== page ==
Ethical coaching across cultures

Ethical aspects of coaching and management in intercultural settings


Essay, 2010
17 Pages, Grade: 1,0

Excerpt

Table of contents

Introduction

1 Coaching in intercultural management
1.1 A popular definition of coaching
1.2 The main occasions for coaching in intercultural management

2 Ethical guidelines
2.1 Coaching ethics
2.2 Business and management ethics

3 Inferences for coaching on ethics
3.1 The existence of intercultural and international ethics
3.2 Problems, dangers and possible limits of coaching
3.3 Opportunities for coaching
3.4 Summing-up

Bibliography

Introduction

The development of ethical values in economy and society is the main condition of business, preservation of competitiveness and economic efficiency in post-industrial and global contexts. As Gerhard Winter states in ‘ Handbuch Interkulturelle Kommunikation und Kooperation’ there are three main reasons. Firstly, the increasing importance of the human as ´whole personality´ for the succeeding accomplishment of current changes and sustainable business success. Secondly, the lack of universal, obligatory – national and international – values as the basis of healthy corporate culture and successful intercultural management. And thirdly, the compensation of global economic- and social-political conditions by voluntary self-commitment to avoid extreme regulations and control and to secure business liberty.

Coaching as a type of counselling is in fashion. Personal and life, executive or leadership and business coaching are just a few genres in its’ practice. The history of coaching began in sports and was taken over in the 1980’s by business and slowly has found its’ utilization in the private area of life. But still dominant is its’ usage in the field of business and management. Hence, it appears important to take a closer look at the ‘tool’ Coaching. Does the use of coaching really works in various settings, especially in intercultural management? Do its ethical demands match with the routine of organizations and their managements? May coaching have an effect on ethics in intercultural management?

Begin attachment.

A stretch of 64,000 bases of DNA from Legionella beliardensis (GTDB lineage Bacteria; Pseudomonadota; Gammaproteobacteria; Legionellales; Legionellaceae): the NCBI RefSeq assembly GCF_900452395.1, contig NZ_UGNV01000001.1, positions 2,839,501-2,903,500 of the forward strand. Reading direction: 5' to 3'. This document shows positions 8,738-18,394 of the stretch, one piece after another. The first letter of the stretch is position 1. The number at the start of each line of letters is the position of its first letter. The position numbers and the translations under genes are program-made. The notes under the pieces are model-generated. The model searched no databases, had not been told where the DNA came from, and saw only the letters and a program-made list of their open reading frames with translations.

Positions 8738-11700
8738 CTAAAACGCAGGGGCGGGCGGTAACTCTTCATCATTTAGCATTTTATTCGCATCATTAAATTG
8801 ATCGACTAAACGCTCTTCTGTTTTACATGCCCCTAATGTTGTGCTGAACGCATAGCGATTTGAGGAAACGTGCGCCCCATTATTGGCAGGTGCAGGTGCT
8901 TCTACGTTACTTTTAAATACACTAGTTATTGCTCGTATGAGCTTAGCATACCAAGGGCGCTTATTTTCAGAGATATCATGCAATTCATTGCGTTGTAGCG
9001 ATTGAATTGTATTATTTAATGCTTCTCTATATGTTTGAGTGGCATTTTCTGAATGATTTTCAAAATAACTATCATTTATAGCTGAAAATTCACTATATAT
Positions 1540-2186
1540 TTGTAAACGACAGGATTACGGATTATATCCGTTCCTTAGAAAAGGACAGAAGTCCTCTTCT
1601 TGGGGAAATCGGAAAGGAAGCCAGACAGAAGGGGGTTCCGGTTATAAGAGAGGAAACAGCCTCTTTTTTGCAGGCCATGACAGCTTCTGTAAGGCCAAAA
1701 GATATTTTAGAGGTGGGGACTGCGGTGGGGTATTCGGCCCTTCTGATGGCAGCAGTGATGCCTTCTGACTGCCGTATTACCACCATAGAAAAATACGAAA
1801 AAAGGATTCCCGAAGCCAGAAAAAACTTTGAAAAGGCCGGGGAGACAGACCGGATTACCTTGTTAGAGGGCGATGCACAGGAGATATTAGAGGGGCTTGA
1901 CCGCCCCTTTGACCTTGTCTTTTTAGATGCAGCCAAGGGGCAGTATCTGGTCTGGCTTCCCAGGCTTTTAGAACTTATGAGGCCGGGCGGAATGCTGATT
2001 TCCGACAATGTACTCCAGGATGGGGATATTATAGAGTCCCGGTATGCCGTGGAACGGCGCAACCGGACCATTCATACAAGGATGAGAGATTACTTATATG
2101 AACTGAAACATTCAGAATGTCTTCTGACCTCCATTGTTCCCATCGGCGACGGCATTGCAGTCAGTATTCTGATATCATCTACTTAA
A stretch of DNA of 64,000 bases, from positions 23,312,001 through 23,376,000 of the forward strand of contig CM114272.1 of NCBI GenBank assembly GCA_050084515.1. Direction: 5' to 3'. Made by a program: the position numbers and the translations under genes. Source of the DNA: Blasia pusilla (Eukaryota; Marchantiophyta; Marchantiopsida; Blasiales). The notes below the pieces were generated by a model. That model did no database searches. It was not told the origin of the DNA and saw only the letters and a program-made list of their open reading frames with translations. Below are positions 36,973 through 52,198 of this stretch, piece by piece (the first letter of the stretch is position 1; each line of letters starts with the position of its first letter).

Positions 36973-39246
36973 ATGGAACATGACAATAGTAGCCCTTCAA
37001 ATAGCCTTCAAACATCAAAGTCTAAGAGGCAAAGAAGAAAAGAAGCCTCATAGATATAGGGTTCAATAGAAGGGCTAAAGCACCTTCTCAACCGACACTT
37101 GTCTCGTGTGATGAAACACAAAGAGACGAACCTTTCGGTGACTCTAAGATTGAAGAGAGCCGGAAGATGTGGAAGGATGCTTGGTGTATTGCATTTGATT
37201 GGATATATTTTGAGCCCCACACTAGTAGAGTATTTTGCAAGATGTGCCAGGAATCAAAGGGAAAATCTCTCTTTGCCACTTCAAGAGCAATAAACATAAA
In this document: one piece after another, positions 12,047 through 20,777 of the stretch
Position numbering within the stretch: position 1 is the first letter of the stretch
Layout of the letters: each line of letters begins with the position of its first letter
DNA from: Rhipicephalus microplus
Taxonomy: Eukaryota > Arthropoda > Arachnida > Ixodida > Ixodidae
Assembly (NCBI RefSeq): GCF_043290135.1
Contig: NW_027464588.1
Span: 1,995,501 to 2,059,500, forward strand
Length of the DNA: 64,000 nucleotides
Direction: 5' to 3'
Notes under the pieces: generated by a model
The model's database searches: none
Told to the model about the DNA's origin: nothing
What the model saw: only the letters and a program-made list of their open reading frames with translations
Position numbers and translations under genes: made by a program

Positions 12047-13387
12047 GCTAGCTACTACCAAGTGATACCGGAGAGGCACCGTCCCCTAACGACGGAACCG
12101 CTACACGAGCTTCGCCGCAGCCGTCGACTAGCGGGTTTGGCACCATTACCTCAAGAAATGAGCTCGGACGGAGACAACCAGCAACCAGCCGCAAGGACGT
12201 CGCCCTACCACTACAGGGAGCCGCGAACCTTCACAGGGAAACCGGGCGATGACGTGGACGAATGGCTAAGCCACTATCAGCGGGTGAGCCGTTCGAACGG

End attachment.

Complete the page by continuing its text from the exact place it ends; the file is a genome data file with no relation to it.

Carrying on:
The following essay is an attempt to show how the codes of ethic of coaching and management in an intercultural setting are corresponding and to compare them to achieve success of coaching in intercultural management.

Therefore in Part I the ‘tool’ Coaching is briefly introduced and presented in the context of management. The codes of ethics of coaching and management are discussed in Part II. Finally, in Part III conclusions and possible problems, limits and chances to coaching, management and ethics.

1 Coaching in intercultural management

1.1 A popular definition of coaching

Coaching is understood as “the art of facilitating the unleashing of people’s potential to reach meaningful, important objectives” (Rosinski 4). This might be more distinguished between the following key elements:

1 Objectives: Coaching focuses on effects and results, to express and achieve aims. The present, current life and the future are at its centre.
2 Meaningful, important: The Client is engaged in an authentic way. Important is the clients’ commitment created by touching his real inner motives, values and objectives. Firstly, the coach helps the client to figure out what is important and truly meaningful in the life of the client. Secondly, he supports the client to serve both himself and to others, and pursue aims in the various stakeholders like employees or shareholders.
3 Potential: The Coach believes in the potential of the client – that they have more potential than is currently evident. With the vision of what this potential might be, the coach enables the client to discover, develop and overcome obstructions to realize that potential.
4 Facilitating: As an interactive and developmental process coaching empowers the clients to find their own solutions, discover new opportunities and enforce actions.
5 People: Coaching is applied in business life to individuals and teams. The work with teams implicates the aim to achieve synergy of the team and help the individual team members to reach their personal objectives.
6 Art: Coaching can be understood as the art of choosing the right, effective and innovative approach in a given situation for the client by combining techniques, models and perspectives to challenges to serve the clients’ needs. Referring to its’ authentic practice, intuition and synthetic intelligence are key competencies of the coach.

1.2 The main occasions for coaching in intercultural management

First it is important to define the situations in intercultural management in which coaching is necessary. Intercultural management involves the following groups of people and fields of activity, like Siegfried Stumpf (247) mentions: